UBC Faculty Research and Publications

Gender differences in adults with ADHD : a narrative review Williamson, David Kenneth; Johnston, Charlotte

Abstract

Certain characteristics of attention-deficit/hyperactivity disorder (ADHD) in children have long been known to differ by gender. What has not been as widely studied is whether gender is similarly associated with ADHD differences in adults. In this review, the relation between gender and adult ADHD prevalence, persistence, impairment, comorbidity, cognitive functioning, and treatment response was examined across 73 studies. Although gender was related to several characteristics and correlates of adult ADHD, it appeared that many of these gender differences may be at least be partially attributed to methodological artifacts or social and cultural influences, rather than fundamental differences in the expression of ADHD in men and women. We highlight how understanding the nature of the relation between gender and ADHD across the lifespan is complicated by a number of methodological difficulties, and offer recommendations for how emerging research and clinical practice can better incorporate gender into the conceptualization of ADHD in adulthood.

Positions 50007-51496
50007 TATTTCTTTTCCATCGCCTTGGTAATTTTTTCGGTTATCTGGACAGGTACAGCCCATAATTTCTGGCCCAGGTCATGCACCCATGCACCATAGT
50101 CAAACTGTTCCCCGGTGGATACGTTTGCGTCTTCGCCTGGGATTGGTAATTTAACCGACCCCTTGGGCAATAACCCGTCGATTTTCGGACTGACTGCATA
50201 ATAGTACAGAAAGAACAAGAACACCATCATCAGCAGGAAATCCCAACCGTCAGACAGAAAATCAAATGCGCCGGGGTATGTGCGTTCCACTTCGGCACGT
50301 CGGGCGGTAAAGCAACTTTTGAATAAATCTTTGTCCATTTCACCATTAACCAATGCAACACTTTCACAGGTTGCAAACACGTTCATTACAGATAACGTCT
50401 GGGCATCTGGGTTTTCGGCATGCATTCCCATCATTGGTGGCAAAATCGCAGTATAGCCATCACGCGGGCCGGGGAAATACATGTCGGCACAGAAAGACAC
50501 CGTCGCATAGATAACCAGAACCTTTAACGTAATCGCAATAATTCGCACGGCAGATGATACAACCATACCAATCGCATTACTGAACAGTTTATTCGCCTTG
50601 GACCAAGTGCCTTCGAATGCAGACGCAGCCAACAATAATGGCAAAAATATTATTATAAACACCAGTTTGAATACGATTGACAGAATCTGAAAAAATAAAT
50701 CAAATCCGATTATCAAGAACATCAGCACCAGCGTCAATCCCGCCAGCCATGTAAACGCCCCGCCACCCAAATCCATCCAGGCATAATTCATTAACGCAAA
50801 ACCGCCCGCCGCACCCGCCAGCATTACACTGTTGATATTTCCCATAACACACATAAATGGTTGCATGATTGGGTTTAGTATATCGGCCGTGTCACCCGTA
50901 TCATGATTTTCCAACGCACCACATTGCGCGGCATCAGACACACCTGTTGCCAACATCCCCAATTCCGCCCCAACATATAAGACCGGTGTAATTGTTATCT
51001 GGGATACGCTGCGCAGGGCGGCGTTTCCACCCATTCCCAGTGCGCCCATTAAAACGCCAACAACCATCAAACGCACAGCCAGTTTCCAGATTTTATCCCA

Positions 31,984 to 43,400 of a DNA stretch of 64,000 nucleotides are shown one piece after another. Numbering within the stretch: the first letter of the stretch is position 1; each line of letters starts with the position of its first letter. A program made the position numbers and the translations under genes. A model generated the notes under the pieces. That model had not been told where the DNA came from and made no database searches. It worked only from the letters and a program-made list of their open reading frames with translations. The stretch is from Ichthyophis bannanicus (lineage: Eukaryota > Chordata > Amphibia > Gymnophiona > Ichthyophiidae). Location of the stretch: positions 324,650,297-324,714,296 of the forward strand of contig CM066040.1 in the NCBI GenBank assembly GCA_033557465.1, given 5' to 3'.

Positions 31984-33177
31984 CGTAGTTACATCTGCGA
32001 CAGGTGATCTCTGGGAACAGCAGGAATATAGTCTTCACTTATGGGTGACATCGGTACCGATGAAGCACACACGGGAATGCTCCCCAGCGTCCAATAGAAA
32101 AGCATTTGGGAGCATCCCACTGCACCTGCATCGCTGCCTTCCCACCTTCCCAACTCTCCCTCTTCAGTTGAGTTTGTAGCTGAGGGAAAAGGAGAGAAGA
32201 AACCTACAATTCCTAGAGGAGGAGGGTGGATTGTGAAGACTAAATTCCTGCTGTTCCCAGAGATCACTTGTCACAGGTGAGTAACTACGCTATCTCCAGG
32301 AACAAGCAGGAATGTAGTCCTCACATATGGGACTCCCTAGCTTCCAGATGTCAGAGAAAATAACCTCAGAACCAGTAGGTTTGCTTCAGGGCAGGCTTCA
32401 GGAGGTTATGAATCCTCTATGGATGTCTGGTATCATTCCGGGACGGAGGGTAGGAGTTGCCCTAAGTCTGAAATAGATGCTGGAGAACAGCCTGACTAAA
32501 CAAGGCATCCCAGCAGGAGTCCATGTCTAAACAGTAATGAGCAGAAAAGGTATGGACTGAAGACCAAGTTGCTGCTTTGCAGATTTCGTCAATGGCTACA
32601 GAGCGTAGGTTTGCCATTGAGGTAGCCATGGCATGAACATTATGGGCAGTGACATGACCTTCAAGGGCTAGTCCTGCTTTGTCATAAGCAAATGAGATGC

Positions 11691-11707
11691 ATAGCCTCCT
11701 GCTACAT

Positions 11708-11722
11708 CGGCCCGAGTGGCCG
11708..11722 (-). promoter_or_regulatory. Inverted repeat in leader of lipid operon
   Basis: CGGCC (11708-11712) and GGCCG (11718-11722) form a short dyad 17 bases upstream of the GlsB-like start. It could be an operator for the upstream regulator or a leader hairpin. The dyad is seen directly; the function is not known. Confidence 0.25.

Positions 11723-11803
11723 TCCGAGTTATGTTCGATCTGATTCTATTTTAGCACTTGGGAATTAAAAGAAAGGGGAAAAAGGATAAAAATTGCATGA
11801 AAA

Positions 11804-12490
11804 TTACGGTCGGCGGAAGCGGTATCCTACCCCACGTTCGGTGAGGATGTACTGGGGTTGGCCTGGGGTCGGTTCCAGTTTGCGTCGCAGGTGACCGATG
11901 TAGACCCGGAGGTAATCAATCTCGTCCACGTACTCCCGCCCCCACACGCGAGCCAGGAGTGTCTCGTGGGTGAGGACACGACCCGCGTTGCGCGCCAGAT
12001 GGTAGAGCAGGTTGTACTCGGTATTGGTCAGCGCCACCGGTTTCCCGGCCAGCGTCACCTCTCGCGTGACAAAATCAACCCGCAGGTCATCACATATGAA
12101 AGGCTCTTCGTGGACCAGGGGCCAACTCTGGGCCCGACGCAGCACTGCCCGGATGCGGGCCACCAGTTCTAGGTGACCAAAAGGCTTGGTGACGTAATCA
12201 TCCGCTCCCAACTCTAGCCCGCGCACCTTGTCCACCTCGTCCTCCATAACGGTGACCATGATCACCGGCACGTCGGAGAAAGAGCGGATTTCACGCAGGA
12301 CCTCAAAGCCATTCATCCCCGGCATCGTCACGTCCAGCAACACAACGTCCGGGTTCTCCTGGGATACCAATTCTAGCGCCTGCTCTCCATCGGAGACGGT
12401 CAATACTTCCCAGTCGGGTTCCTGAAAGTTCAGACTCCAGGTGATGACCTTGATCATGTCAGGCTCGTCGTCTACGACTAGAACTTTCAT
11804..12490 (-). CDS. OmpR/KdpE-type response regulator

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Attribution-NonCommercial-NoDerivs 2.5 Canada

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